Stan
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snipped-for-privacy@prolynx.com wrote:

Thanks, Stan.
No, It came out with finger power and a long socket. Just getting the socket on it was the hard part.
I can't inspect what's in the hole until I can remove the stanchions completely and dig out all the old sealant.
What kind of "beeswax/pitch mixture" would that be?
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Richard Lamb
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wrote:

Like you already know *everything* on a saltwater boats corrodes and breaks. Good sealant really helps, we use tubes and tubes of that white silicone sealant from the Marine boat supply. I'll get the name if you need it.
I've seen pics of your boat. You got life easy. I waste my windy days working on a 20 year old commercial fishing boat.
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Karl Townsend wrote:

Temptress is 20 years old too, Karl!
But we sail purely for the pleasure of it.
The difference is - who pays whom for what!
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Richard Lamb
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wrote:

I'm surprised, she's been treated like a fine lady.

"Reel Smiles Too" heads out anytime there's $500 on the table, about 250 times a year. She's starting to look rode hard and put away wet.
Karl
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In article
snipped-for-privacy@prolynx.com wrote:

I read in a book on sailboat rigging that pure lanolin works well in protecting splices in stranded stainless steel wire. They also mentioned using pitch and beeswax, but lanolin was the best for inside the splice.
Joe Gwinn
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Probably the point is to cover the stressed parts with something waterproof that will stay that way. Cosmoline, heavy grease(lanolin qualifies!), tar, whatever. Just that some stuff is a little nicer to handle than others after applying.
As far as pitch and beeswax, it was an equal mixture. Pitch is pine tar in this case, not oil refining leftovers. Melt on a water bath and mix it up. If it's too hard, add more wax.
Stan
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wrote:

I believe that I'd pull all the bolts and I'd use something other then aluminum plate as a backer - I know, some of the commercial made yachts use it - but I've used waterproof plywood epoxied in place and, if I thought it necessary, capped with thin stainless plate, the stanchion well bedded with 5200 and the new bolts well coated too. It seems to last ands last. I'd also stop using all-thread (if that what they were) bolts and get proper bolts (the kind that only have threads where the nuts go :-) as they are stronger.
Another thing. Don't let people pull on the life lines when they get on and off. I even made some lovely lanyards, tied to the hand rails, with a crown knot and hung them over the lines for fat ladies to use to haul themselves aboard.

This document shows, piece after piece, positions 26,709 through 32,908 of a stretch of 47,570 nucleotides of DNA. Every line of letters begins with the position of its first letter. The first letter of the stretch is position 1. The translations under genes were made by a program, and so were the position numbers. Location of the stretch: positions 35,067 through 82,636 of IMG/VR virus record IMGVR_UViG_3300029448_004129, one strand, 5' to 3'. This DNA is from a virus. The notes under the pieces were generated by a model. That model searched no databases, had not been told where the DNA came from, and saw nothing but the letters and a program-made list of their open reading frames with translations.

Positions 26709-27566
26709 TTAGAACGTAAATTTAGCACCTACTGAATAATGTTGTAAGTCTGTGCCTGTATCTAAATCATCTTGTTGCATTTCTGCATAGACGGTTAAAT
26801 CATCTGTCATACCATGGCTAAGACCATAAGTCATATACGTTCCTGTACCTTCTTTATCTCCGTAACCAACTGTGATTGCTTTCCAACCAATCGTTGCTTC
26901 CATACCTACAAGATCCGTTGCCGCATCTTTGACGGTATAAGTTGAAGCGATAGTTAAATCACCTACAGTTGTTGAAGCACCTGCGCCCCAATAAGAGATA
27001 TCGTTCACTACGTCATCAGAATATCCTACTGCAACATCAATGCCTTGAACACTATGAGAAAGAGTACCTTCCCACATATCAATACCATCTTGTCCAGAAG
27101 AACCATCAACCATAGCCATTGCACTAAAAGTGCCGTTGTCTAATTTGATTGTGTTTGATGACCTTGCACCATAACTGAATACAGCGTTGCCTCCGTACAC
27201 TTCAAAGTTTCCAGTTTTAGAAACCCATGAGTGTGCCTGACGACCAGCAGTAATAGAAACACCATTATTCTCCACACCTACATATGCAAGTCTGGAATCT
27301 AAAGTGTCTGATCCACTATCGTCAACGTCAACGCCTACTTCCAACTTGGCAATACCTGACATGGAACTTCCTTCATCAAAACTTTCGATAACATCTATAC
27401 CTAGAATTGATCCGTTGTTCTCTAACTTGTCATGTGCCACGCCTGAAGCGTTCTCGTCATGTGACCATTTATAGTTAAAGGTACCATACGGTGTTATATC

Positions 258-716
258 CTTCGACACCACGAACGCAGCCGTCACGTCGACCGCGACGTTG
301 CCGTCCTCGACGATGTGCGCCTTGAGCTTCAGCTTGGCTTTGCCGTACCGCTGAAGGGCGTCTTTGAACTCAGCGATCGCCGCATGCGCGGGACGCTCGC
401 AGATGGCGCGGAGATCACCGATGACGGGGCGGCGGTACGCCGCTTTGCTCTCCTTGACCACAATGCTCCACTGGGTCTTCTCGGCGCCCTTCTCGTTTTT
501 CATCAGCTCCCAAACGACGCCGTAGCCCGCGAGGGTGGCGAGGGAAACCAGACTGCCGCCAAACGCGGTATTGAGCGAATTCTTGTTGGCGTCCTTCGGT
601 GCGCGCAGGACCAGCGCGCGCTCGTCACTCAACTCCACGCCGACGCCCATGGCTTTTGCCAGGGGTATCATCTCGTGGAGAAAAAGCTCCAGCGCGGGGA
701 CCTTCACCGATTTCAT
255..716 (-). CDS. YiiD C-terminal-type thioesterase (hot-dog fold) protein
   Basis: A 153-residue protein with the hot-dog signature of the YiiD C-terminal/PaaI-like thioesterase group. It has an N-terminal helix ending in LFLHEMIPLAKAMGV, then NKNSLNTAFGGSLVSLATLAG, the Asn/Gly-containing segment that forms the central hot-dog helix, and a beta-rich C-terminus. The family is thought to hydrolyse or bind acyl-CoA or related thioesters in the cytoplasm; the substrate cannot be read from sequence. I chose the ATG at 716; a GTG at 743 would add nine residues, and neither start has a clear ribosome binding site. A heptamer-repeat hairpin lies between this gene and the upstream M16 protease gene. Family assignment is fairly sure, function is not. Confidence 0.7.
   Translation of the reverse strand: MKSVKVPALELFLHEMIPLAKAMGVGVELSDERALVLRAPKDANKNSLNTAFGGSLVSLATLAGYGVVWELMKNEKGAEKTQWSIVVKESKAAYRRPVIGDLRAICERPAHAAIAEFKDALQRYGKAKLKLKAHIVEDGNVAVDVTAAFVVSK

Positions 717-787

Cheers,
Bruce
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ARE YOU T-R-Y-I-N-G TO PISS ALL US SNOW SHOVELERS OFF!!!!!!!
Kidding of course, but no Key West Race Week for me this year either, so I'm grumpy.
No metallurgist here, but do you think these are OEM? There were certainly a lot of "stainless steel" screws used that were definitely NOT marine grade.
While I am impressed with how well the photos came out, it's a bit hard to tell from the pix how far below the surface the thread broke, but heed the other poster that suggested a bolt that is not full threaded so it has max strength, and use stainless as a backer. It also appears that these were standard heads, and not flat-head. That might put a bit more strain on things too, especially if the stanchion base has countersunk holes..
Take care.
Brian Lawson, Bothwell, Ontario.
XXXXXXXXXXXXXXXXXXXXXXXXXX
wrote:

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Brian Lawson wrote:

OEM, probably yes. Catalina installed them - but it was 20 years ago.
I do take your point, but what is "marine grade"? Is it anything like "aircraft quality"?
I think the wise thing for something like this is to buy known metals, not just what's _called_ that.

The break is about 1/8" above the top of the lock washer. The deck is about 5/8" thick there. So it broke just above the inside surface.

The stanchion base plates are not countersunk. More fastener options there.

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Richard Lamb
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On Sun, 30 Jan 2011 18:14:13 -0500, Brian Lawson

If it makes you feel any better, it got flat calm most of that week. Too hot also. If you ever do come down, go fishin' with me.
Karl